Thursday, March 27, 2014

Iconic to you...

...or the masses.  We all have these images. We've seen them in books, at museums, found them in a pile somewhere, etc.  Some you've even produced yourself and others by friends. Lately I've been making an effort to compile the images I really enjoy into some sort of order.  Some of them I own and others are taken from the world wide web.



Jerome Liebling - Bemidji, MN 1950

Proctor Academy - Andover, NH

Jules Aarons

Mine - date/info unknown



Atlantic City, NJ - 1925

Atlantic City, NJ - August 1953

Art Rickerby - Boston, MA 1962

Didier Ru - Bronx Zoo

Installing the sign at George's Coney Island Hot Dogs - Worcester, MA 1951

David Plowden - 1968

Drahotin Sulla - 1920’s

Elliott Erwitt - New York City 1969


Truro, MA - 1952

Sioux City, IA - 1975-76

Note: I've tried to include any information I know about each image. If you happen to have any info where I don't-- feel free to post it in the comments.

Sunday, February 23, 2014

When cutting and pasting meant cutting and pasting...

Today we can all relate to the copy/cut and paste shortcut keystrokes of the digital age, but this post is the opposite of that. The late Buddy Esquire was the grass roots pioneer of copy, cutting and pasting marquis art deco style hip hop flyers that helped weave the techno funky fresh fabric of hip hop in the early days. Buddy Esquire had a trademark style that was clean,and classy yet still funky and raw at the same time. In todays world everyone is an amazing graphic designer, letter smith, artist, illustrator etc. and in my opinion it is largely due to the accessibility for resource and inspiration via the internet. In the early days it was hard work to research and find inspiration, and not to mention all the labor was done manually before it went to the copy machine were it was finalized. When I heard the Buddy Esquire had passed I took the time to look up his portfolio of work, and it really made me think of how far the world has come from and amore importantly hip hop itself has evolved into such a technolgical industry. For over half of my life I have been into the study of lettering, design, and more importantly hip hop and its sub cultures, I wanted to pay homage to someone who paved the way and inspired myself and many others to carry on the traditions of style, and class. REST IN PEACE.....BUDDY ESQUIRE

Friday, January 10, 2014

Cotton Country USA

An overdue post here I had held off making because I thought I would be back another time when it was actually open, but I've been back twice and the place has been closed both times. Over a year ago now work took me to Santee, SC- about an hour southeast of Columbia, SC and just off 95. I had an afternoon to kill and spent it driving around checking the area out-- mostly farmland and predominately cotton from what I saw.  I don't know much about cotton but I'm assuming it was harvesting time, all the crops were full and in some areas cotton would drift along to the edges of the road as you drove by. I came up to what looked like a restaurant- Lone Star BBQ & Mercantile.  Clearly closed, not a car or person in sight.  The place consisted of 4 buildings all adjoining one another and all with different signs above the entrances.  I got out and started taking photos of the place and all the old odds and ends around the property. As I'm doing this a pickup truck pulls into the parking lot an old guy hops out and asks me what I'm doing there.  After it was clear that I was interested in the buildings and their history he stuck out his hand and said, "I'm Pat Williams I own the place."  He told me to help me carry some boxes inside and he'd open the whole place up for me to check out. I did and it was well worth it- he let me wander around and answered any questions I had.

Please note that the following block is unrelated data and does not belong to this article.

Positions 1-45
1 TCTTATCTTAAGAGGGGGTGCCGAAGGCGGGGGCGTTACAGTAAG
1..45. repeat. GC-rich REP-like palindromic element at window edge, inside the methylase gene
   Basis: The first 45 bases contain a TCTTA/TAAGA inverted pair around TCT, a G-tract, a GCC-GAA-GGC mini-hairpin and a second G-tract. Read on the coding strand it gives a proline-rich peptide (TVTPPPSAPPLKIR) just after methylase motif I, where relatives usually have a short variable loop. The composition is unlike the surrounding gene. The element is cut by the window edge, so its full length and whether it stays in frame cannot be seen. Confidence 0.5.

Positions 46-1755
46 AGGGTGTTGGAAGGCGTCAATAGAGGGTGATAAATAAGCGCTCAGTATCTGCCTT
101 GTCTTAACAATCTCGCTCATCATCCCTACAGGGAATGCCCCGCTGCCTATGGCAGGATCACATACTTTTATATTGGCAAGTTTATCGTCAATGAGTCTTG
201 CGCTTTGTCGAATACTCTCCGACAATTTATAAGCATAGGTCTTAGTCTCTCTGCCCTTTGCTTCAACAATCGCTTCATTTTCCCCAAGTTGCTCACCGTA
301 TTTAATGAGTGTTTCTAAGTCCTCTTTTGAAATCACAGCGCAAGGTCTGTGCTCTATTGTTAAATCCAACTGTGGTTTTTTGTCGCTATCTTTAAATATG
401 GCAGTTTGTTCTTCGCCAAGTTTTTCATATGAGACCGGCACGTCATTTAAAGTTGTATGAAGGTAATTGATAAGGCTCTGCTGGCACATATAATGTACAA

The 4 buildings were all their own separate general type stores in their past, operating throughout the surrounding counties and they were brought to the current location to open the restaurant/gift type general store.  Back when they were in operation these stores offered goods & postal services for locals as well as people passing through with the railroad.  I found a video on youtube with Pat talking outside the place.  It's at the bottom of the post here and he gets into much more detail.

Some things really stuck out to me-  I asked Pat if he was a collector and he said no and that all the contents of the buildings had either come with them from their original locations or were given to him. He let me know that everything was original then pointing at a replica Indian motorcycle sign he said- Thats not, but a friend who raced Indians years ago gave it to me. Fair enough. The Coca Cola painted advertisement on the side of the one building (2 pictures of it below)-- The engineer was painted to the likeness of the original store owner back in the time he owned it.  This made a boring afternoon not so boring and when your traveling all over by yourself its experiences like this that make it pretty enjoyable.